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Impact of human disturbance on the biogeochemical silicon cycle in a coastal sea revealed by silicon isotopes
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|Authors:||Zhang Zhouling; Sun, Xiaole; Dai Minhan; Cao Zhimian; Fontorbe, Guillaume; Conley, Daniel J.|
|Author Affiliations:||Primary: |
Xiamen University, State Key Laboratory of Marine Environmental Science, Xiamen, China
Lund University, Sweden
Stockholm University, Sweden
|Volume Title:||Limnology and Oceanography|
|Source:||Limnology and Oceanography, 65(3), p.515-528. Publisher: American Society of Limnology and Oceanography, Ann Arbor, MI, United States. ISSN: 0024-3590|
|Note:||In English. 65 refs.; illus., incl. 1 table, sketch map|
|Summary:||Biogeochemical silicon (Si) cycling in coastal systems is highly influenced by anthropogenic perturbations in recent decades. Here, we present a systematic study on the distribution of stable Si isotopes of dissolved silicate (δ30SiDSi) in a highly eutrophic coastal system, the Baltic Sea. Besides the well-known processes, diatom production and dissolution regulating δ30SiDSi values in the water column, we combined field data with a box model to examine the role of human disturbances on Si cycling in the Baltic Sea. Results reveal that (1) damming led to increased δ30SiDSi values in water but had little impacts on their vertical distribution; (2) decrease in saltwater inflow due to enhanced thermal stratification had negligible impacts on the δ30SiDSi distribution. An atypical vertical distribution of δ30SiDSi with higher values in deep water (1.57-1.95 ppm) relative to those in surface water (1.24-1.68 ppm) was observed in the central basin. Model results suggest the role of enhanced biogenic silica (BSi) deposition and subsequently regenerated dissolved silicate (DSi) flux from sediments. Specifically, eutrophication enhances diatom production, resulting in elevated exports of highly fractionated BSi to deep water and sediments. In situ sedimentary geochemical processes, such as authigenic clay formation, further fractionate Si isotopes and increase pore-water δ30SiDSi values, which then leads to pore-water DSi flux carrying higher δ30SiDSi compositions into deep water. Our findings provide new quantitative information on how the isotope-based Si cycle responds to human perturbations in coastal seas and shed lights on shifts of Si export to open ocean. Abstract Copyright (2019), Association for the Sciences of Limnology and Oceanography.|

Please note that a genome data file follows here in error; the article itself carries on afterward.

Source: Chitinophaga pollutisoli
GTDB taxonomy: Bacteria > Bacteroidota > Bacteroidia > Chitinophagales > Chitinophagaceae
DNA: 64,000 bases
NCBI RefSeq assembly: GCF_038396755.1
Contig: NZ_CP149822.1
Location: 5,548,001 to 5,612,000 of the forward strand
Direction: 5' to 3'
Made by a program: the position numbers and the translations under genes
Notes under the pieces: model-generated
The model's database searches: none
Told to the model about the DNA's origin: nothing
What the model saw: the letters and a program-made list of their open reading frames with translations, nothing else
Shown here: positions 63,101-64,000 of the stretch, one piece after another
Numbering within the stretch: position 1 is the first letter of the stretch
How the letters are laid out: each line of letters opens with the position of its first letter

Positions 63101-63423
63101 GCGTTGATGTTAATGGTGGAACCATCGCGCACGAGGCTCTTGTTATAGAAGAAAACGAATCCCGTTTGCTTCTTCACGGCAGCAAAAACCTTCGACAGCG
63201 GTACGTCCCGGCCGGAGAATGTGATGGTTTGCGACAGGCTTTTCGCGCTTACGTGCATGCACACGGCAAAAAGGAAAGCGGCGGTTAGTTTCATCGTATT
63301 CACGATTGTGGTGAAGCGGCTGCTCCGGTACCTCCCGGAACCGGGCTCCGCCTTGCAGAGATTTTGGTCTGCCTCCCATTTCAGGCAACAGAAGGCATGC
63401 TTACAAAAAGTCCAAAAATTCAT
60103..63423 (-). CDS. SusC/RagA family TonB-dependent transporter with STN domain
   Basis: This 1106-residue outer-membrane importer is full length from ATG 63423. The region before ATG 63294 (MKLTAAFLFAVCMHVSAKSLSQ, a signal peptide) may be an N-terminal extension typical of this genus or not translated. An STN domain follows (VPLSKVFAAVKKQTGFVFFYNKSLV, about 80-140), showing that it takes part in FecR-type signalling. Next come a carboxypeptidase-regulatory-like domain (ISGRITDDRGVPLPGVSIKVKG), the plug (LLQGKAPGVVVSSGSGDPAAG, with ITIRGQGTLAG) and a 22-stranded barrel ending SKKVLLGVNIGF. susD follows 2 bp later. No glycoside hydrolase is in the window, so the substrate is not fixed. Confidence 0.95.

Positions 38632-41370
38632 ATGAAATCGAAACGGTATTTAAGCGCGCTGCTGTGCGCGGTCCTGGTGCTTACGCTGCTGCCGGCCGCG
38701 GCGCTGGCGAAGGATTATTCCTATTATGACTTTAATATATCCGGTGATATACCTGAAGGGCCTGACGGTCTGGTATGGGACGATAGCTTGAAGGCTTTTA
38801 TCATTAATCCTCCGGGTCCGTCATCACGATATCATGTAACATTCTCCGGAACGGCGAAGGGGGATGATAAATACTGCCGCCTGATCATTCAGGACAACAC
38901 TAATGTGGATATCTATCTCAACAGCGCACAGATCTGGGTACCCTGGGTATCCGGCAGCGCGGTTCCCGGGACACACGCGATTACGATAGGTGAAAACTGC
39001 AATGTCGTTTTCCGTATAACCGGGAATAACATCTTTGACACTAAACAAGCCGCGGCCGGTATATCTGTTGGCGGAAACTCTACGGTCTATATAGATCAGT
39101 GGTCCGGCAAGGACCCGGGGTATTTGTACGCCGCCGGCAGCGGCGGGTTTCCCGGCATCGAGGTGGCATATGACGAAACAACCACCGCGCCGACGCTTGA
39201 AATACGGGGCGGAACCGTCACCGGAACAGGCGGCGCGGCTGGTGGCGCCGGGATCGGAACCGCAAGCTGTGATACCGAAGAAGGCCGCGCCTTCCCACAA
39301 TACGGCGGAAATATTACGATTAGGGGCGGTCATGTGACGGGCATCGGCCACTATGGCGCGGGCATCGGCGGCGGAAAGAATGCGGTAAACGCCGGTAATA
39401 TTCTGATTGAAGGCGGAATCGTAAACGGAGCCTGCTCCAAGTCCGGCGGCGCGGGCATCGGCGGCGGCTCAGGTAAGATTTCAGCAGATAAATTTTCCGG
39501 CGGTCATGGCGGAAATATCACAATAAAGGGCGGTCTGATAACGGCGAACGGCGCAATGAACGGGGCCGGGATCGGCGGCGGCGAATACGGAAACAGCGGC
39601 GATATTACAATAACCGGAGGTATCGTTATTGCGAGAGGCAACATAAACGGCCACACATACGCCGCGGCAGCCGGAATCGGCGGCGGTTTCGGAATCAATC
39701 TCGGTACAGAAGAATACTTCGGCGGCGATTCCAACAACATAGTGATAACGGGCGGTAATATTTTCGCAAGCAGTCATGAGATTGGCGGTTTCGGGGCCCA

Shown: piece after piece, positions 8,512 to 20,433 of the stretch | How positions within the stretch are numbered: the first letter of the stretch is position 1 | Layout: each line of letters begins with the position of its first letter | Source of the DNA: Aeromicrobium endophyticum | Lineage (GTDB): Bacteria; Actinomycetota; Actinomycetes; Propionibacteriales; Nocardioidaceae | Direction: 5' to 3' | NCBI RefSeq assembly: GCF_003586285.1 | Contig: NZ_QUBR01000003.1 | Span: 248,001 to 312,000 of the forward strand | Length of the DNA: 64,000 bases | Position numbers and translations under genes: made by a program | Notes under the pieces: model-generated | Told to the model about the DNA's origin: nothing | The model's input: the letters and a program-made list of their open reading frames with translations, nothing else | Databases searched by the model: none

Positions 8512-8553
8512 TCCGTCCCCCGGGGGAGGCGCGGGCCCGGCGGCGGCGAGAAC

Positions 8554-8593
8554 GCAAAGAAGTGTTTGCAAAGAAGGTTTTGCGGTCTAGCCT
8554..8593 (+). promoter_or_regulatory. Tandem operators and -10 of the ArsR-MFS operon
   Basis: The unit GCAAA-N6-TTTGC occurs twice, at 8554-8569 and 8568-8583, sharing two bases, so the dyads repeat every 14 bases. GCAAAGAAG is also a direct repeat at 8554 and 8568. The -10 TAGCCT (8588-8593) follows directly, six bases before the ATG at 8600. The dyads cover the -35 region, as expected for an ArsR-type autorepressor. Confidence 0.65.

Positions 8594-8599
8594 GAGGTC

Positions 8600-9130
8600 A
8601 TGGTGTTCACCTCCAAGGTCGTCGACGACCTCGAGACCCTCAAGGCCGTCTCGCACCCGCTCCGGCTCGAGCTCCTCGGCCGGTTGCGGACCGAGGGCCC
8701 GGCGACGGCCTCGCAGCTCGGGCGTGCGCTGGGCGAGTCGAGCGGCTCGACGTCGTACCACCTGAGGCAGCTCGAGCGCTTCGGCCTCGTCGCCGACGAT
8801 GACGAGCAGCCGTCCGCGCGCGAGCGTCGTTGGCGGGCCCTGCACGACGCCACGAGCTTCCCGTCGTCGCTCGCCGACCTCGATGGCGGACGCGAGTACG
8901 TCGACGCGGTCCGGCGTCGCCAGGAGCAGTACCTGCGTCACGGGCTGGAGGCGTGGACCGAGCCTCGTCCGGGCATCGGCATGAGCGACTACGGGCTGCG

|Subjects:||Biochemistry; Brackish water; Chemical composition; Coastal environment; Human activity; Isotope ratios; Isotopes; Oceanography; Si-30/Si-28; Silicon; Stable isotopes; Atlantic Ocean; Baltic Sea; Gotland Basin; North Atlantic; Silicon cycle|
|Copyright Information:||GeoRef, Copyright 2020 American Geosciences Institute. Reference includes data from John Wiley & Sons, Chichester, United Kingdom|
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